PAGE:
Hawaii DOT Takes First Step Toward Electric Vehicle Fleet

The Hawaii Department of Transportation purchased its first electric vehicle, a Tesla. Eventually, nine EVs will replace vehicles currently used by the State Highways division, with another 34 to be delivered by the end of May.

White Tesla
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(TNS) — The Hawaii Department of Transportation picked up its first electric vehicle—a white Tesla—on Tuesday as the result of an innovative service contract that is expected to help electrify its entire light duty fleet.

Eventually, nine EVs will replace regular vehicles used by the State Highways division, with another 34 expected to be delivered to DOT by the end of May. The DOT currently has a light duty fleet of about 300 passenger vehicles in all.
 
The department procured the EVs as part of a with Sustainability Partners LLC. Under the 10-year service contract, state and county agencies do not have to purchase EVs upfront, but can procure them, as well as the necessary charging infrastructure, on a per-mile cost basis.
 
"We were definitely excited to begin the service contract with Sustainability Partners as converting our aging vehicles to EVs is another way HDOT is saving money and working towards the State's goal of reducing fuel consumption in ground transportation 70 % by 2030, " said DOT Deputy Director for Highways Ed Sniffen in a news release. "Public and private ground transportation is a huge contributor to carbon dioxide emissions. This service contract, that is available to all State and County agencies, could expedite government fleet conversions and help lead the way for increased private adoption of EV."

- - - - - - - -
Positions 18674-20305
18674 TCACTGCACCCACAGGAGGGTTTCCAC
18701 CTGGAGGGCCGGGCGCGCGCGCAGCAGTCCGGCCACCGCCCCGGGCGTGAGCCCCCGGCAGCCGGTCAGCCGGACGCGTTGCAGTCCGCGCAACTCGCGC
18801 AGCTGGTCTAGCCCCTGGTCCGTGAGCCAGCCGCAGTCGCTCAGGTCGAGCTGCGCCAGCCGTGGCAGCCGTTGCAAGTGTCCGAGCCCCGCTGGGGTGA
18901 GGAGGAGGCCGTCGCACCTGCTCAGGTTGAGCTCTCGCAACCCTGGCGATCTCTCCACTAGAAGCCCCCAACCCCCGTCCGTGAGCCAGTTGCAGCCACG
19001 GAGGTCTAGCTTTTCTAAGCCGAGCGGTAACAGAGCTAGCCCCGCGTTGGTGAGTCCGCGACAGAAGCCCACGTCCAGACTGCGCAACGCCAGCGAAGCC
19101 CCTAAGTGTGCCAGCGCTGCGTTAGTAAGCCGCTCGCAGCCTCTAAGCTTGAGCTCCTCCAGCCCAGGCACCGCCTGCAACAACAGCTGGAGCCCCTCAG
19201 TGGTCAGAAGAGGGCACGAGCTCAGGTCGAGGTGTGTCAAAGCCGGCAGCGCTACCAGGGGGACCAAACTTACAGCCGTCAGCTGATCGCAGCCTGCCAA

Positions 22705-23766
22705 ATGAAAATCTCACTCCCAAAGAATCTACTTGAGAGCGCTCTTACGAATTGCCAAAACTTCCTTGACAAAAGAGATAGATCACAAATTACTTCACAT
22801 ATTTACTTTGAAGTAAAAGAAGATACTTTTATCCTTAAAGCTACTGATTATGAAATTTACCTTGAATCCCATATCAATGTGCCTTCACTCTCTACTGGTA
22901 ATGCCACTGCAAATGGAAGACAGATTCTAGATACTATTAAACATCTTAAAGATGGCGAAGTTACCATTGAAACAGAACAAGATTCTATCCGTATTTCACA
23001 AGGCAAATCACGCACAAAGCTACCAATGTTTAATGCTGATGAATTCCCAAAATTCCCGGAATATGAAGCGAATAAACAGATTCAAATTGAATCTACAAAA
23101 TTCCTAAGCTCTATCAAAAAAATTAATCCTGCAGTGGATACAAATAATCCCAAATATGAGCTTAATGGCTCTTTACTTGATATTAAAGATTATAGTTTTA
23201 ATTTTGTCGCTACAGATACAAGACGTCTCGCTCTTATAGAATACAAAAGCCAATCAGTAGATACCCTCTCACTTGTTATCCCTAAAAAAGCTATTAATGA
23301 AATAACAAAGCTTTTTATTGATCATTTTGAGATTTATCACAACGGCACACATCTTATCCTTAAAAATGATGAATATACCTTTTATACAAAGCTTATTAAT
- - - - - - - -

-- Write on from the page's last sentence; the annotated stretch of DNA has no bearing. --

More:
Over the next seven years, DOT plans to continue converting—or reducing—the rest of its aging fleet to electric, according to spokeswoman Shelly Kunishige. It aims to reduce or convert the entire light duty fleet by 2028.
 
The contract provides EVs from multiple vendors, including Tesla, Nissan, Ford, Kia and Chevy. The service contract is expected to save the DOT an average of $287 per vehicle a year in fuel costs, and 75 % in vehicle maintenance costs over its lifespan.
 
According to DOT, every internal combustion engine vehicle replaced by an EV results in a reduction of an estimated 8, 700 pounds of carbon dioxide annually—or 87, 000 pounds with 10 EVs.
 
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